Stopping at speed

Discussion in 'Horse Training' started by Sidssa, Aug 5, 2018.

  1. Sidssa

    Sidssa Registered

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    IMG_3216.JPG I took my 11-year-old AQHA mare to a flagging clinic yesterday. It was a fun morning and my horse tried hard and was pretty interested in the flag. The clinician noticed something that that we worked on a little in the moment but I'd like to gather ideas about for my work with this horse going forward.

    He saw that as soon as things sped up a little bit, she started to anticipate the stop by lifting her head and tensing her jaw, and told me that I was too tense/hard with my hands for the stop. We worked on slowing back down and then turning without a distinct stop first to follow the flag to encourage her not to anticipate and tense up, which went well.

    What would you to do to train ME not to change my hands/level of tension when adding speed? I think the problem is me not shifting very well from slow, calm, steady work to still being the same with added pressure and speed. I am comfortable/not afraid of speed, but I need to get better at helping my horse to be quick and relaxed at the same time. Obviously I need to stop as much with my seat/position at speed as I do when working slowly, but I'd live some ideas for HOW to make myself do that.

    I started this horse myself and am really happy with how steady, confident, and willing she is. Now wanting to help her AND ME to still be all those same things when speed/pressure is involved.

    For reference, I rode her yesterday (and most of the time) in a plain snaffle but am willing to try other bits if needed.

    Thanks for your ideas!
     
  2. Alsosusieq2

    Alsosusieq2 Senior Member

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    Are you able to regulate her with your body, not just your hands?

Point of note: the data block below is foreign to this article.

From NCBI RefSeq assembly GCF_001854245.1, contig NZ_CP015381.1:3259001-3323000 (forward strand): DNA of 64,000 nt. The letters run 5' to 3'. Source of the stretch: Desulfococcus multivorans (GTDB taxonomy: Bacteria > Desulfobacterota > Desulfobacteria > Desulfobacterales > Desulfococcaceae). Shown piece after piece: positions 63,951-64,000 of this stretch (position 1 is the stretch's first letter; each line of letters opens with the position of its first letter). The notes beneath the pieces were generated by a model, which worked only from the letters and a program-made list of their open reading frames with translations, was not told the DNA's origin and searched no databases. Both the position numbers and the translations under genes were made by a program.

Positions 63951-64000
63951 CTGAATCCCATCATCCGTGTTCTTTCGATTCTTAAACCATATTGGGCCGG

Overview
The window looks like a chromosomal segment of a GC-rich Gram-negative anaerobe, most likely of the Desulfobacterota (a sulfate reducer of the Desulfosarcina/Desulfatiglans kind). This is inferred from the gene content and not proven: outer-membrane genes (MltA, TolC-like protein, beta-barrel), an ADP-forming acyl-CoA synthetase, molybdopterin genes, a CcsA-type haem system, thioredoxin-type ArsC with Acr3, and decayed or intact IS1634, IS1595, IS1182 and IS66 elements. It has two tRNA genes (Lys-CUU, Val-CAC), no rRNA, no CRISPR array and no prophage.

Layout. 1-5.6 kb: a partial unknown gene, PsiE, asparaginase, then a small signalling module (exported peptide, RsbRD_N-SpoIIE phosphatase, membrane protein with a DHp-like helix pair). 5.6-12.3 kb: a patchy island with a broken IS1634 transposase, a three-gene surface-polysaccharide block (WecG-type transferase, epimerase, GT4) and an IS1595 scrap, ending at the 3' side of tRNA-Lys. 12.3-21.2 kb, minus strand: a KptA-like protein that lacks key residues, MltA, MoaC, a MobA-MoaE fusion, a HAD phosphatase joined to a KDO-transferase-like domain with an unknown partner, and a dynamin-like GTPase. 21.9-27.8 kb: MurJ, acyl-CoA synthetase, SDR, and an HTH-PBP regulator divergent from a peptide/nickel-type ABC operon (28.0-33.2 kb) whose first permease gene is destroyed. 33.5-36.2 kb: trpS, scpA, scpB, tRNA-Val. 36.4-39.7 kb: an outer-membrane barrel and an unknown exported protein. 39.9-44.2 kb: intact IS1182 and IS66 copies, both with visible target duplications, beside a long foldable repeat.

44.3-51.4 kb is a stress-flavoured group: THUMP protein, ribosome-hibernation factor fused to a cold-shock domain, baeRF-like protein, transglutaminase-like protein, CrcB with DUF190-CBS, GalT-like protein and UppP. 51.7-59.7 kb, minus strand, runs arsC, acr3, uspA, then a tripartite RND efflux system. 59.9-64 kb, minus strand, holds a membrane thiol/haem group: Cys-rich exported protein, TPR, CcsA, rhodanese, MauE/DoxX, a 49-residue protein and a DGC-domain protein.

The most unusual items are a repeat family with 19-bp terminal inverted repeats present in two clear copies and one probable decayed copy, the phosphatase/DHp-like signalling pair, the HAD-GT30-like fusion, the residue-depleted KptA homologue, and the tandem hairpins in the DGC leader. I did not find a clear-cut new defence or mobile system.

Without a video it's impossible to say. Post one-!!
     
  3. Sidssa

    Sidssa Registered

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    I wish I had a video! But I don't. I didn't know anybody else at the clinic and there wasn't anyone taking video officially, it was more of a casual event. Maybe if we go again next month ... but I'd sure like to get better between now and then. I could probably get some video at home but I'm not sure how to replicate the high pressure situation which brought the problem to light in the first place. Any ideas?

    When we are not in a hurry, I can transition her from walk to jog to extended trot to lope and back down in any combination with my body on a totally loose rein (after several years of working with different levels of contact, of course). She can do this in an arena and in 95% of trail situations. Maybe I tend to do TOO much of her work in this relaxed way?
     
  4. Garfield70

    Garfield70 Senior Member

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    Training to ride in a neck ring?

    You have to train gait changes, tempo changes and collecting-extending-collecting with mainly your weight as aid at home all the time.

    What bit are you using?
     
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  5. Sidssa

    Sidssa Registered

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    Plain snaffle, happy to try something else
     
  6. Garfield70

    Garfield70 Senior Member